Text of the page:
Awhile back, my soon to be 4th grader said something to me that really stuck with me.
“Mom, I think they should let us take our STAAR test at the beginning of the year, and if we pass then we should get to stay home all year.”
Because. We all know, the entire purpose of school is to pass that silly test.
Honestly, he was just looking for a way to get out of a year of school, but his comment made me realize that some kids feel defined by this test.
Thousands of kids take standardized tests each year. Some are receiving their scores this week, and some are just starting to take it.
For some, there are parents and kids sighing a breath of relief. But I’m also sure there are families across the state with tears in their eyes.
Because the state gauges the talent of our children based on this test. And some kids don’t meet the standard.
But, this test isn’t everything.
Somewhere there is a kid who may struggle with reading, but you could count on him to fix a tractor, and harvest an entire field all by himself.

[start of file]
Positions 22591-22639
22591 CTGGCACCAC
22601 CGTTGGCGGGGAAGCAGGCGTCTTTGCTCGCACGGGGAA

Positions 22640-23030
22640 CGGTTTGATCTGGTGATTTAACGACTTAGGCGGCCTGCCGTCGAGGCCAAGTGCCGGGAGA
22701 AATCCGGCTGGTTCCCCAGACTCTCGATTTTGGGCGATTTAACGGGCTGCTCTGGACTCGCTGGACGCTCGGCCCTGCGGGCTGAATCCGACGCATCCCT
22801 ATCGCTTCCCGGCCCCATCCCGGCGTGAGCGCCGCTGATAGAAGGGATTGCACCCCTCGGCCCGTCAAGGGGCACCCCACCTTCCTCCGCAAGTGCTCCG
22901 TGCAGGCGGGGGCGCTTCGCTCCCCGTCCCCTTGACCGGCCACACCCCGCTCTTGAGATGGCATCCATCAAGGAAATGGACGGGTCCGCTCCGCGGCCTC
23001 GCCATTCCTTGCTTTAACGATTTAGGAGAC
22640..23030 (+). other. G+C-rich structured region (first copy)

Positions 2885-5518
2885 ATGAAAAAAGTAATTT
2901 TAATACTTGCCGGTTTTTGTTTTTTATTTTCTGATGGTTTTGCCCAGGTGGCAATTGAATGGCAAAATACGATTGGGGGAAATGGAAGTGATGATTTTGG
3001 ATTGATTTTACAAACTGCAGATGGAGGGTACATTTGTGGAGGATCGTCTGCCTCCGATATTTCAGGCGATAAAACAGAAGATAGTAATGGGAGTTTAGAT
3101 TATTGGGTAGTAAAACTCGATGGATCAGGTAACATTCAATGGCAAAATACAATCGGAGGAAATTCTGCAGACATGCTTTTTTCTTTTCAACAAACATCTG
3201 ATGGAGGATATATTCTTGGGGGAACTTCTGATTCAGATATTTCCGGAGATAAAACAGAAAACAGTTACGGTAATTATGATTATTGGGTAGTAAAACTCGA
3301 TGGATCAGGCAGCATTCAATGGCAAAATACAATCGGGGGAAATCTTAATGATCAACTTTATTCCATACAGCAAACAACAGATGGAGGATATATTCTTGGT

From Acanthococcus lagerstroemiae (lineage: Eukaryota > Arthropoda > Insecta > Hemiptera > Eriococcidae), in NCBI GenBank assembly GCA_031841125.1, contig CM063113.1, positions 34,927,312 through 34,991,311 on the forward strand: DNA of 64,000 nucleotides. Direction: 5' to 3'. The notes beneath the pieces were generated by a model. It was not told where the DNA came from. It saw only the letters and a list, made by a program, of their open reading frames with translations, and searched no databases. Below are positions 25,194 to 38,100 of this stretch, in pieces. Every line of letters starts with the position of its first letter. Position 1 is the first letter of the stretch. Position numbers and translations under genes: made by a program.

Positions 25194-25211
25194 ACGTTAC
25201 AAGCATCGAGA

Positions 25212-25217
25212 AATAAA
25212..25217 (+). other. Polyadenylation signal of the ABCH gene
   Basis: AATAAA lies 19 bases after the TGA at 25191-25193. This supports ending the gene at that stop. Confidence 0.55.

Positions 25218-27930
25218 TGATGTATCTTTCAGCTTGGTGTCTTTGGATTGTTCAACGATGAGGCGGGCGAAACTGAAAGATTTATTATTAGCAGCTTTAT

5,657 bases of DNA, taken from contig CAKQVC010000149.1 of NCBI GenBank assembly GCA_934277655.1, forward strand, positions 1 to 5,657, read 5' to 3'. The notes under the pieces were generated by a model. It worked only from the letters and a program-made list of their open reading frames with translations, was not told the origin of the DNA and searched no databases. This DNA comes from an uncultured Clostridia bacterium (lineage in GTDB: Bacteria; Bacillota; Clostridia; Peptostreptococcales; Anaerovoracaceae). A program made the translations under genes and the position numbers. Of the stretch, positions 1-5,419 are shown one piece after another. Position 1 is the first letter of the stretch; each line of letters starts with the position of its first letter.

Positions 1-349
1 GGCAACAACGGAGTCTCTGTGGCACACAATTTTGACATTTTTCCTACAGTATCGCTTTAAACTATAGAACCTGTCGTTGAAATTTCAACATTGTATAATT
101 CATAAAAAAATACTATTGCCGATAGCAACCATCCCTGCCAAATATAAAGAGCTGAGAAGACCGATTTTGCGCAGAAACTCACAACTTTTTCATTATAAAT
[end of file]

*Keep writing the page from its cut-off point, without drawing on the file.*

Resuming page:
Somewhere there is a kid who passed by one question, but will become one of the most famous singers when he gets older.
There is a kid who has always fallen into the average range, but will become a fantastic doctor some day.
Somewhere there is a girl who struggles with math, but she can rope a calf and ride a horse as good as any rodeo gal.
Out there is a teacher who didn’t just focus on the TEKS, but also on motivating, caring for, inspiring, uplifting, loving and educating her kids far beyond what a test could score.
There is a kid, who right now is struggling with writing, but I guarantee you he will be the kid you want to be fixing your car someday when it breaks down.
Out there, there is a kid who will be a preacher, lawyer, professional athlete, marine, engineer, nurse, welder, a mom, a dad, President, future teacher, out there is your kid.
This test doesn’t assess the qualities that make your kid unique. It doesn’t score the things that make your kid special.
It doesn’t show if your kid can fix a flat tire, that they love to write or draw, or can make 10 consecutive free throws.
It doesn’t take into consideration that your child would be the first to help a stranger who dropped their groceries, or rock their baby sister to sleep.
It doesn’t show the effort, preparation, time, and prayers poured into your child by their teachers.
It’s just a number. But your child, and their teacher are so much more than that.